Palestinian president Mahmoud Abbas made a powerplay for Fatah involvement in the Gaza peace talks when met his Egyptian counterpart Hosni Mubarak in Cairo on Monday. He criticised Hamas saying they promoted conflict with Israel and says they must respect his authority as leader of the Palestinian state. He also warned he will not talk with any group that fails to recognise the legitimacy of the Palestine Liberation Organisation (PLO). Abbas’ party Fatah is the largest faction within the PLO whereas Hamas is not aligned with it.
Abbas’s call comes a week after Hamas leader, Khaled Meshaal described the PLO as impotent. Meshaal, who is exiled in Damascus, said the PLO “expresses a state of impotence, abuse and a tool to deepen divisions". Hamas have ruled Gaza alone after defeating Fatah security forces in a five day civil war in 2007. However Gaza's borders have been closed in an 18-month Israeli blockade as revenge for continued Qassam rocket attacks from the Strip. Israel launched a devastating all out attack on Gaza in late December that left 1,300 Palestinians and 13 Israelis dead (a disparity of a hundred casualties to one). The war ended with on 18 January both sides declaring unilateral ceasefires.
Egypt has been mediating between Israel and Hamas in attempt to avoid further bloodshed as well as end the blockade. Mubarak will now walk a delicate tightrope as he holds separate talks with Israeli officials and Palestinians from both Hamas and now Fatah factions. Relations are at an all-time low between the two groups. Fatah accuses Hamas of killing, torturing and beating up Fatah activists in Gaza while Hamas in turn accuses Fatah of helping the Israeli military to strike Hamas targets in the Gaza Strip during the war. While the talks go on, so do the tit-for-tat attacks between Israel and Gaza. Gaza resumed rocket fire on Israeli border towns shortly after the ceasefire and in response warplanes launched air strikes across Gaza late on Sunday. Yesterday, one Palestinian was killed and four others wounded in an Israeli air strike on a vehicle carrying militants in the southern town of Rafah.
Meanwhile Barack Obama’s new Middle East envoy George Mitchell outlined American priorities for the region. Speaking in Israel last week, he said the new administration wanted to consolidate the truce and immediately address Gaza’s humanitarian needs. His appointment was welcomed by Palestinians who remember his last mission to the Middle East in 2000 when he recommended the Israelis lift the restrictions that prevent the Palestinians building up their economy. But Israeli PM Ehud Olmert told him bluntly that Israel would respond to what he called “every Hamas violation of the cease-fire, be they rocket attacks, strikes along the border fence or smuggling through tunnels.”
Olmert also told Mitchell that Gaza border crossings will not open permanently for the passage of goods unless a deal is reached on kidnapped soldier Gilad Shalit. As The Guardian points out, what Mitchell offers is sustained engagement right from the start of the Obama administration. The British daily says George Mitchell is “someone who will stay with it day after day, as he did in Northern Ireland.” This will be necessary as the history of Gaza’s politics is just as intractable as Northern Ireland’s.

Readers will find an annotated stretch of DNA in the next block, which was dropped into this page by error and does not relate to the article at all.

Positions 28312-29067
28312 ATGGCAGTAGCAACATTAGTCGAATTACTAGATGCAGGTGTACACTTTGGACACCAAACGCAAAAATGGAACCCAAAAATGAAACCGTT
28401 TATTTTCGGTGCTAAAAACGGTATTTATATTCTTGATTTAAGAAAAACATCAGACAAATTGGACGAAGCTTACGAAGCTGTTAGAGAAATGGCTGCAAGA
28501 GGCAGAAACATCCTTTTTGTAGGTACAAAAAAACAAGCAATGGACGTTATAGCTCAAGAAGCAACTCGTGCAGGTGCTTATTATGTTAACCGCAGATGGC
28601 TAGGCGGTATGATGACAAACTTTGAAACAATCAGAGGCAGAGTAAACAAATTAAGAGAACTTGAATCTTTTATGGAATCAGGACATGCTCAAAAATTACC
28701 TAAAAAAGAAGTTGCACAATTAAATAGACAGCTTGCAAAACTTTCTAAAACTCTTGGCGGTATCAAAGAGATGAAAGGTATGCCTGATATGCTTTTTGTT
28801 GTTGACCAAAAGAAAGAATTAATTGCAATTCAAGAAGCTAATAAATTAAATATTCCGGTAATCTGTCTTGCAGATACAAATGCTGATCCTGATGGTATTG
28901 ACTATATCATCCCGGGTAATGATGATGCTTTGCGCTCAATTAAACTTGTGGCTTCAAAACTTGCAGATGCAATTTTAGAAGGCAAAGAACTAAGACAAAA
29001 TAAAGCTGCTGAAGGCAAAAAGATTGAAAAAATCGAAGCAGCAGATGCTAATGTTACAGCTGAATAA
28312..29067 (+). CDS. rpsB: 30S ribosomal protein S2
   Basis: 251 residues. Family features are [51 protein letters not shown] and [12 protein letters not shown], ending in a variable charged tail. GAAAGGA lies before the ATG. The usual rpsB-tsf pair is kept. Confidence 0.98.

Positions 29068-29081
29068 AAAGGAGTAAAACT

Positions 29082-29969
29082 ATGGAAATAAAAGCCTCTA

Originally part of the British mandate of Palestine, Gaza came under harsh Egyptian military control after the 1948 war. Its citizens were forbidden from entering Egypt itself but in the 1950s its teeming refugee camps were a breeding ground for the Egyptian-founded Muslim Brotherhood network which brought about an which brought about an awakening of political Islam. Some refugees became Palestinian fighters known as “fidayun” and began conducting raids on isolated Jewish settlements near the border. Yasser Arafat emerged as leader of the “fidayun” calling his group The Movement for the Liberation of Palestine (which spelt “fatah” – victory – in reverse).
After the 1967 Six Day War, Israel occupied the Gaza Strip. The crowded Strip held 850,000 of the 1.5 million Palestinians in the occupied territories. A third of these were children and the unemployment rate was around 35 percent. For the next twenty years Gaza suffered a form of apartheid under a new occupier while continuing to be ignored at Arab summits. The failure of the PLO to provide protection against harassment propelled many people into the arms of Islamist groups. In 1987 the people’s frustration turned into the intifada (“shaking off”). This involved throwing stones at soldiers, preventing workers from getting to Israeli crossing points and liberating villages for a few days before the Israeli army returned. In response, the IDF bombarded villages with tear gas, charge in large numbers and used steel bullets wrapped in rubber.
Initially the 1993 Oslo Accords were viewed positively in Gaza. There would be no more curfews, or nightly break-ins or harassment on the roads. However as the Israelis imposed border closures it quickly became apparent that Oslo had turned Gaza into a huge prison. In the mid 1990s Israel encircled Gaza with a huge wall, electric fences and guard towers which effectively sealed off the Strip. The second intifada in October 2000 saw the beginning of primitive rocket attacks across the border into Israel.
In 2005, Israel enacted its unilateral disengagement plan to evict Israelis from 21 settlements in Gaza despite intense criticism from right-wing factions. But hopes that this would lead to a permanent settlement soon died. The locals were far from grateful and voted Hamas to victory in Palestinian government elections a year later. They would eventually muscle Fatah out of the Strip. Israel was left guarding a very hostile prisoner that does even recognise the existence of its jailor. Mitchell will need all his considerable skills of diplomacy to sort out the mess.